Friday, October 17, 2008

Shiriri Saga #60. Sailing in Thin Water.

Kingfisher Lodge. Fraser Island.

If we were on edge sailing up to the sandy shores of Australia in what seemed like frighteningly shallow water (30 Feet deep) after the ocean depths, then squirming down Sandy Strait has our eyes on the depth finder as we dodge from buoy to buoy along the channel between the mainland and Fraser Island. When we reach Kingfisher Resort and our anchor goes down at the end of the day we heave a sigh of relief. After dark, two more yachts arrive and make a lot of noise as they circle and shout back and forth. Pony of Rassamond, in the center of it all, is not one to suffer in silence. " Go away! You`ve woken me up!" Do not tangle with an ex London bobby!
Ashore the next morning, we walk up a boardwalk from the beach to the resort through a eucalypt forest. There are no farm fields here, no flocks of people, and we can look and listen to the natural sounds of this new continent. Trees we do not know, bird calls we can not identify.... this is terrific! We stop at the little resort store and buy half a dozen eggs for $ 2.50. Ouch! -there are some problems with the wilderness. We buy Heather a tee-shirt with a dingo on the front, one of the Fraser Island attractions.
The dingo is the wild dog of Australia and arrived thousands of years ago with the first Aboriginal peoples who had migrated here from out of Africa.
The dingo is a mixed blessing. While it`s nice to have a wild population on the island, they are wild and do not mix well with campers with food supplies and children. There have been attacks on people and reprisals by the park staff. We are looking at a variation of our pacific island experiences and are back on the interface between competing groups and priorities - in this case the use of a park for recreation competing with leaving a wild population of other creatures completely alone to pursue their own destiny. It`s complicated; the dingo and the aboriginal peoples have, over time, themselves impacted the Australian flora and fauna. How many species of plants and animals have disappeared since their arrival? If all humans were kept off the island, would they care to maintain it`s status if it had no human value? On this sandy island we have met a big philosophical problem. Do things have intrinsic worth outside of our human oriented world view?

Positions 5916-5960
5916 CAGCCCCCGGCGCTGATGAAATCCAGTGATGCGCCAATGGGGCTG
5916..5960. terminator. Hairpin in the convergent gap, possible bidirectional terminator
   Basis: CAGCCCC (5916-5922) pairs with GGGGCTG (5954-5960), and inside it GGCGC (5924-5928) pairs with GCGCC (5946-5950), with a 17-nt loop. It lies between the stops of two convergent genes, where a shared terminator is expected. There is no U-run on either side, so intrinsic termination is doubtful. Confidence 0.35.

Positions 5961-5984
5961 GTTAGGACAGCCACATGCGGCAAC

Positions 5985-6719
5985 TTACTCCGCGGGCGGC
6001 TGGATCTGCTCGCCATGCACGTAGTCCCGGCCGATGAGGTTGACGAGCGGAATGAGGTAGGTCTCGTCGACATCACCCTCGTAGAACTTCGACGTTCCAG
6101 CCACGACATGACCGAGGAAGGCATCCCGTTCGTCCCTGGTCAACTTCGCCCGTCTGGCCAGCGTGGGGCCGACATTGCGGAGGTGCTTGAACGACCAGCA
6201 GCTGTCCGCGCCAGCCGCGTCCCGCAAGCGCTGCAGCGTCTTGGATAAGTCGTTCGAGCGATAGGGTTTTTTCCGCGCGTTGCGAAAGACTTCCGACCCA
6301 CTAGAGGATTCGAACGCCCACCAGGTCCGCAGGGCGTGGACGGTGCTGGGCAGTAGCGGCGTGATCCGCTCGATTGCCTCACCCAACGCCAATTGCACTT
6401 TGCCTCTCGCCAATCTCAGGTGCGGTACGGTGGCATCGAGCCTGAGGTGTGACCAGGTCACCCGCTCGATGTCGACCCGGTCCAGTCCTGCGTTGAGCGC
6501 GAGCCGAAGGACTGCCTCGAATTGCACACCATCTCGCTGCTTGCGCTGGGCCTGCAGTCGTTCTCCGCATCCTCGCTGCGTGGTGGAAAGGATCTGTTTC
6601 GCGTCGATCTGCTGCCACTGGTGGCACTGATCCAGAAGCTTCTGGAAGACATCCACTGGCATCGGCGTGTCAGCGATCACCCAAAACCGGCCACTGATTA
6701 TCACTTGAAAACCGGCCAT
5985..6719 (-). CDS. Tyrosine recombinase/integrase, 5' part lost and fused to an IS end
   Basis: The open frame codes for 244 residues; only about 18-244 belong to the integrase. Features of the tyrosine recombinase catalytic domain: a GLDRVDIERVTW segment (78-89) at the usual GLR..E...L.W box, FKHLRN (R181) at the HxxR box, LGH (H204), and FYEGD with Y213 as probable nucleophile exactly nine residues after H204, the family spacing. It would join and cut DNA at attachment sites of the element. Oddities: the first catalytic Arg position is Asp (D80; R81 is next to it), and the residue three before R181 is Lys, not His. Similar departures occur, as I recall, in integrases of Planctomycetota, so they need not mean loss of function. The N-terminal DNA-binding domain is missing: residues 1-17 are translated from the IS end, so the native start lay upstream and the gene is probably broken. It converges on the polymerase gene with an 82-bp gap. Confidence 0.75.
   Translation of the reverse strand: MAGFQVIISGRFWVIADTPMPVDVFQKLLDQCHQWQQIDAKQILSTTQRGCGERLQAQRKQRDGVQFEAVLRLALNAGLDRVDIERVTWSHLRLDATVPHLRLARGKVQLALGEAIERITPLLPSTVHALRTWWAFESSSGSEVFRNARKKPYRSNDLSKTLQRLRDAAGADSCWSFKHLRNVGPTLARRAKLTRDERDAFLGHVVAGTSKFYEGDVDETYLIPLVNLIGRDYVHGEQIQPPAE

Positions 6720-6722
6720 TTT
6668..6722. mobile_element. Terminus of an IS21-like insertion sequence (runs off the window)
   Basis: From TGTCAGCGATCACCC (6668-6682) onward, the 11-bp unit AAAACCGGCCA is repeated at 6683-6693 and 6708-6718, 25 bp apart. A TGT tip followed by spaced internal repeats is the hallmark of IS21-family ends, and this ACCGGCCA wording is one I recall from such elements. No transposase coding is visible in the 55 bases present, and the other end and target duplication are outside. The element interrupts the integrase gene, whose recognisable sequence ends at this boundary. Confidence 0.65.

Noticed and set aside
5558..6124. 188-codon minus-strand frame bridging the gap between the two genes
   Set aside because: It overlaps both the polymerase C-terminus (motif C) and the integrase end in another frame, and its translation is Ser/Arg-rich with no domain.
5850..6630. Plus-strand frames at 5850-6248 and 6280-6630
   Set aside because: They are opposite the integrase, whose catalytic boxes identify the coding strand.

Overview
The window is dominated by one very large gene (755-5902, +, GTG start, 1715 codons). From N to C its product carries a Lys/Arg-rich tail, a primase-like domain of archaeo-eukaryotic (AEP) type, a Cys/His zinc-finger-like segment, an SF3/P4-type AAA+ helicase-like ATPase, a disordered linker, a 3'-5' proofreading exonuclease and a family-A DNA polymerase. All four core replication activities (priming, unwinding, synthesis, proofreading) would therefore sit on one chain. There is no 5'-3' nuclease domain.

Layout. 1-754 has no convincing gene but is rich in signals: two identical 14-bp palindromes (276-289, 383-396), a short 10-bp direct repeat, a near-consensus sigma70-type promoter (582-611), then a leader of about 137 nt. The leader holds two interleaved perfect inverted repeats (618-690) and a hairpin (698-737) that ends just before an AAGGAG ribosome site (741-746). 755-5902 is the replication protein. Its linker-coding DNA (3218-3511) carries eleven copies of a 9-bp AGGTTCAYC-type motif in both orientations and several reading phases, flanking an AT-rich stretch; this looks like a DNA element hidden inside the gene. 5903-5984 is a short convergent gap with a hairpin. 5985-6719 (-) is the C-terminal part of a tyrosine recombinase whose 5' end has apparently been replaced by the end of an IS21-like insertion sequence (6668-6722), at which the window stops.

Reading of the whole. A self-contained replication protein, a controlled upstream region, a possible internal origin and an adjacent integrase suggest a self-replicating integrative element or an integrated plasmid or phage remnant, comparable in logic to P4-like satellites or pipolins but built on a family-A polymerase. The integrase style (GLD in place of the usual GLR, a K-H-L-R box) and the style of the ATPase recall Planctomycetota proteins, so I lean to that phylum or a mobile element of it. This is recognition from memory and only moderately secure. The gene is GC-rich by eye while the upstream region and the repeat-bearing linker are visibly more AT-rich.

Of course we would say yes, but we have just come out of the ocean wilderness where we have been mere fly specks of humanity within an immense world of life going about it`s affairs. We are still mentally in that apart world and cherish that perspective even as we feel alienated still from our own tribe. What we do know, is that these interfaces between different human populations and between humans and the rest of the natural world are a place where change is happening and that makes it a very interesting place to be. The world has always been in a dynamic balance of constant change and adjustment. That`s how it was formed and it is no wonder if that is still how it behaves.

As we gradually adjust to Australia, we are ourselves swept up in this current of change and adjustment. The pain of the alienation we feel tells us we are alive and a vital part of the world.

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